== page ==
Data caps are controversial. Many people think they are a scandalous price-gouging tool for greedy ISPs. Others think they are a reasonable response to the gluttony of users. The (statistical) reality is more complex. This article checks out how the dough is really connected to the data.
We all want a pizza action
Let us first remind ourselves of the basic facts about how statistically multiplexed pizza delivery networks work. I hope we can all agree that their purpose is to create value to users, and that they do this by moving pizzas around. This value comes from delivering flows of individual “slices” to the right places fast enough, and that the topping is still warm on arrival.
You don’t want cold pizza delivered for dinner. Having a stack of congealed meat feast arrive hours after bedtime does not make for a great home dining experience. So a good user experience depends on getting quality as well as quantity.
The problem is that the delivery system – the underpaid Indigestion Service Provider guy on his moped brining your toasty packets, sorry, pizzas – is in a lot of demand. Many very hungry and impatient people, some living miles from the restaurant, all want to be fed. This peak demand is particularly evident at the very moment when everyone is most ravenous: on a Saturday night as a big game is on the TV, as demand is highly coupled and correlated.
So we have a finite delivery resource (supply), and a potentially unbounded claim on that resource (demand).
Rolling in the deep pan
Now imagine we have three types of customer: the President, pot-heads and plebs.
The President is insistent on getting her pizza NOW and HOT. The penalty of non-delivery of the right quality and quantity of presidential pizza is a threat to pass a law that regulates the pizza market to ensure that presidential pizza is always available at pizza outlets all the time, even if this makes the whole industry uneconomic and closes down.
That means on nights when she is in residence, the pizza parlour has to refuse all other orders, just in case a presidential one comes in. The order entry system is “full” at zero orders!
At the other extreme, we have the pot-heads. They are typically stoned out of their minds, have the munchies, and can’t keep track of time. They barely know which way up to put the pizza in their mouths, and don’t care if it is hot or cold – assuming they can even notice the difference.
On most nights, the customers are plebs. They are OK as long as they don’t go to bed hungry, and their pizza is not stone cold.
As you can see, the pizza business has different kinds of demand that require different types of supply, and you have to get the right quality and quantity to the right customer.
Two tasty toppings
What happens is that pizzas pile up at the kitchen’s delivery counter, slowly going cold. Each driver walks up to the counter, takes the pizza that’s been waiting longest, and drives off with it. The selection of which pizza to take is without regard to either the length of journey, or how long the customer has been waiting. (One driver’s college-educated brother could do better at scheduling the orders, but he instead became a lawyer and drafted a pizza neutrality law to prevent such manifestly unfair practises, since all slices are created equal.)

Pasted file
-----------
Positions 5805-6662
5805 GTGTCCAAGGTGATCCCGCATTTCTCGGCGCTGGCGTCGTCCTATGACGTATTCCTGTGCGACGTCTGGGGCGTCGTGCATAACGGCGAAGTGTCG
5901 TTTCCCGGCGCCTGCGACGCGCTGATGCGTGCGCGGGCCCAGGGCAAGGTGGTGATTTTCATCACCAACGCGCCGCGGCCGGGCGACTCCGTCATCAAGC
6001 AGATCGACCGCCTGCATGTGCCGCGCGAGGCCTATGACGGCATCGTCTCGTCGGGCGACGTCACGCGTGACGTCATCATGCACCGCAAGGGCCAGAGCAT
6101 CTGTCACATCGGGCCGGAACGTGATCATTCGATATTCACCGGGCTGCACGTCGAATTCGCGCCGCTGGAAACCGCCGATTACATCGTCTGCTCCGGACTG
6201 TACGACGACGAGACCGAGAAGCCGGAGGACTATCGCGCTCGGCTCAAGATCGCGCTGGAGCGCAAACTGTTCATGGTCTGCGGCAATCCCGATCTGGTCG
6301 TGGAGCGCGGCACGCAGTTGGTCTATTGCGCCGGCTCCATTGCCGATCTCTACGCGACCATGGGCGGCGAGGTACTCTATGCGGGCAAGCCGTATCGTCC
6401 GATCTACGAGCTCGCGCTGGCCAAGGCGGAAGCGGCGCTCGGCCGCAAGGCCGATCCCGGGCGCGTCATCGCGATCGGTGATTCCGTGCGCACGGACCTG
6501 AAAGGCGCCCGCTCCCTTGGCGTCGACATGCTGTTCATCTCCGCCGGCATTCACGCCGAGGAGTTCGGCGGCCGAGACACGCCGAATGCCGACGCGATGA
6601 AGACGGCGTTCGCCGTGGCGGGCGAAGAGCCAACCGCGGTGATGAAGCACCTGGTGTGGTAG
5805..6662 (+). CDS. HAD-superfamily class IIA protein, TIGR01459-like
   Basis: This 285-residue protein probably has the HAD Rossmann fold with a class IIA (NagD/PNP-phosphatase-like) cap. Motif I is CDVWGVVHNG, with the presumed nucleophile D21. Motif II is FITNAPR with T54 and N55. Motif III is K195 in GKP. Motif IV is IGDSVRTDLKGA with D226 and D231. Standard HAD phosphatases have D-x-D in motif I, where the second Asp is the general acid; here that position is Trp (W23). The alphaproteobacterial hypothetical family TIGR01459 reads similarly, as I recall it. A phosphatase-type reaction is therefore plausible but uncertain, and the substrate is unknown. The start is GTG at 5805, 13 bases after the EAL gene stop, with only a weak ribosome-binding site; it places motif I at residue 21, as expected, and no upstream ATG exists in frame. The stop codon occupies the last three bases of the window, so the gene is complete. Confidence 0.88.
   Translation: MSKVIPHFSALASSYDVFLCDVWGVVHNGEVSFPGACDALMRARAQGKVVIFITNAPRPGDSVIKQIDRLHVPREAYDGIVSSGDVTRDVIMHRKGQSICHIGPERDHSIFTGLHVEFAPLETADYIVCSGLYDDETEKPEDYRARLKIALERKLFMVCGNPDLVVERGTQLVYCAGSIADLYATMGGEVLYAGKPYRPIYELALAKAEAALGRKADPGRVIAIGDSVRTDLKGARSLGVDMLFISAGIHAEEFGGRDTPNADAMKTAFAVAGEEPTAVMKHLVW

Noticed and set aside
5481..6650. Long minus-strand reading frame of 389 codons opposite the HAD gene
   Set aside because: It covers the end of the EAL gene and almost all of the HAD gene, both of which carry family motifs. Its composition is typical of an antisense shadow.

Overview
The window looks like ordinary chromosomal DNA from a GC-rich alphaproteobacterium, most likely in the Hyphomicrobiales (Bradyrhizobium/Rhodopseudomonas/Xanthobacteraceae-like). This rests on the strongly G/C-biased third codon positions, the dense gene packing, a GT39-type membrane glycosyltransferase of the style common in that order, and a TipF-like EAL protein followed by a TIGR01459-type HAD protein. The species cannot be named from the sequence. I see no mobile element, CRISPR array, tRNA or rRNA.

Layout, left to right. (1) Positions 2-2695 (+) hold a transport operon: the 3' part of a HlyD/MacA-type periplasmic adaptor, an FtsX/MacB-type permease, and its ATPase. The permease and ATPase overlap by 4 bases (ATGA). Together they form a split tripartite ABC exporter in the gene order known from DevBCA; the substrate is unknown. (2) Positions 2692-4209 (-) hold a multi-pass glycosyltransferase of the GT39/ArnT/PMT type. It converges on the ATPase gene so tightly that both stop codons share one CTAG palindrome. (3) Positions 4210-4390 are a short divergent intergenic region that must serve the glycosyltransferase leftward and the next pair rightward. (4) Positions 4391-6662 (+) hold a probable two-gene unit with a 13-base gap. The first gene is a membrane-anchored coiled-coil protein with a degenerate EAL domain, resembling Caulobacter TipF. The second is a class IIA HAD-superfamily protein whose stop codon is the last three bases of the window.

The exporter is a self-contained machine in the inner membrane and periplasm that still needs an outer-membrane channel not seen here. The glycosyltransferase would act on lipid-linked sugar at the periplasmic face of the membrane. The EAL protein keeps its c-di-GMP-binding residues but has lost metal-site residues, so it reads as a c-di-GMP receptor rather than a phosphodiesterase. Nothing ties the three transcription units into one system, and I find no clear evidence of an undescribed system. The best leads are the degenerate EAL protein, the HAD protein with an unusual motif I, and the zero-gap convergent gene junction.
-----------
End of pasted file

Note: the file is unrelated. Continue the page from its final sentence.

When demand exceeds supply, it can be for two reasons: either there is too much volume to bake and carry (a capacity constraint) or the food cannot all be delivered quickly enough to arrive at an acceptable temperature (a schedulability constraint). These TWO (note again for the hard-of-thinking: TWO) constraints on supply mean you sometimes can’t always satisfy demand.
For Presidential demand, everything is limited by the scheduling constraint. You make no money if you just pump out cold pizzas. All non-Presidential orders experience 100% loss. For pot-heads, their deliveries are entirely capacity-constrained. You don’t get any benefit from keeping slack in the system, or expediting orders. For the plebs, they have both capacity and scheduling demands, and there are trade-offs in getting satisfactory outcomes for both.
Hence the pizza network (by necessity) always makes choices over how much pizza to make, and which deliveries get hit with the disappointment of cold and hunger. There’s no way of avoiding the choice: the business is a trading space between supply and demand. The only decision to be made is who gets hit with the disappointment, and do they get cold pizza (delay), or goes without entirely (loss)? Thus it’s a system also with two degrees of freedom, and they can be traded.
In the worst case, your customers all go away because they consistently either don’t get the quality or quantity they need. Alternatively, they may like the pizzas, but are priced out of the market by being made to pay for a quality they don’t value, or idle overhead resources. If the customers leave, then you are left paying the delivery drivers to do nothing. In the best case, you make the right trades, pricing reflects the value received, and the drivers are all busy all the time. You make loads of profit and have happy customers.
The difference between these two outcomes is how we allocate pizzas to delivery drivers, and how our prices reflect our constraints and the nature of demand (quantity and quality).
The paradoxical packet predator
OK, we’re done with pizzas. Let’s talk packets.